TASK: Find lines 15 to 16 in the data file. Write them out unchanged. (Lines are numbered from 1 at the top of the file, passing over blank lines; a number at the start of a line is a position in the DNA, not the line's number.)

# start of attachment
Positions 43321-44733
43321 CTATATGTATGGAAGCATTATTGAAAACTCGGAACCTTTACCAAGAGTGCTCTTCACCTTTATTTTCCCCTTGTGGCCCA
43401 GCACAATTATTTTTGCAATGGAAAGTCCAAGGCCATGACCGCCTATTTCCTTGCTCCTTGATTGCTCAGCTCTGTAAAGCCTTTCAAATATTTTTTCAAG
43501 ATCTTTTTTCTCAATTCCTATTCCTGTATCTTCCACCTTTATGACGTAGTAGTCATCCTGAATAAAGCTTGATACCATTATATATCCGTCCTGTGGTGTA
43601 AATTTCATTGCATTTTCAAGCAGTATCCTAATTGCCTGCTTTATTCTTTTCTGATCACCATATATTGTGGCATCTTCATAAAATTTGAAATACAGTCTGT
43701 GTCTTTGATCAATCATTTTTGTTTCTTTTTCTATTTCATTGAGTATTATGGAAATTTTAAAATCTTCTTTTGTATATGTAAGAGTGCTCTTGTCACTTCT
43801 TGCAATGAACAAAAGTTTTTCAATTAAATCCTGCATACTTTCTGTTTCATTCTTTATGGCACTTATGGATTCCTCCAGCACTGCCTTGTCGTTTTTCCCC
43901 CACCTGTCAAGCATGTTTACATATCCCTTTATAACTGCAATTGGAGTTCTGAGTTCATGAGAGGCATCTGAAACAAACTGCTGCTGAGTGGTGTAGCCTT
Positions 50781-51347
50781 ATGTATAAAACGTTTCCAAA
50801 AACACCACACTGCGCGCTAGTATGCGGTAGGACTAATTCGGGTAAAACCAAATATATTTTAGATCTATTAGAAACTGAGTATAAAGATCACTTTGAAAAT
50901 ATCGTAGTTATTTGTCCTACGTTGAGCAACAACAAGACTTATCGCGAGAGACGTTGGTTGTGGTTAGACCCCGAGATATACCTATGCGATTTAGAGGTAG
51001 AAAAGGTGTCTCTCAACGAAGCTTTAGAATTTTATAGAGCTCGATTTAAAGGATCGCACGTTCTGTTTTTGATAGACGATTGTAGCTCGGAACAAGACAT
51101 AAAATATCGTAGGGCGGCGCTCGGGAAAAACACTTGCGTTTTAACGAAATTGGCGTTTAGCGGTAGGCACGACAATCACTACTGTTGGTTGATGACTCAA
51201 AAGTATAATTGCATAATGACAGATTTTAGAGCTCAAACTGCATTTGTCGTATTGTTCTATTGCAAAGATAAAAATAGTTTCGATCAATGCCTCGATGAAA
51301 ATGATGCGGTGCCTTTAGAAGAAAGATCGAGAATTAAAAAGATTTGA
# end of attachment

51201 AAGTATAATTGCATAATGACAGATTTTAGAGCTCAAACTGCATTTGTCGTATTGTTCTATTGCAAAGATAAAAATAGTTTCGATCAATGCCTCGATGAAA
51301 ATGATGCGGTGCCTTTAGAAGAAAGATCGAGAATTAAAAAGATTTGA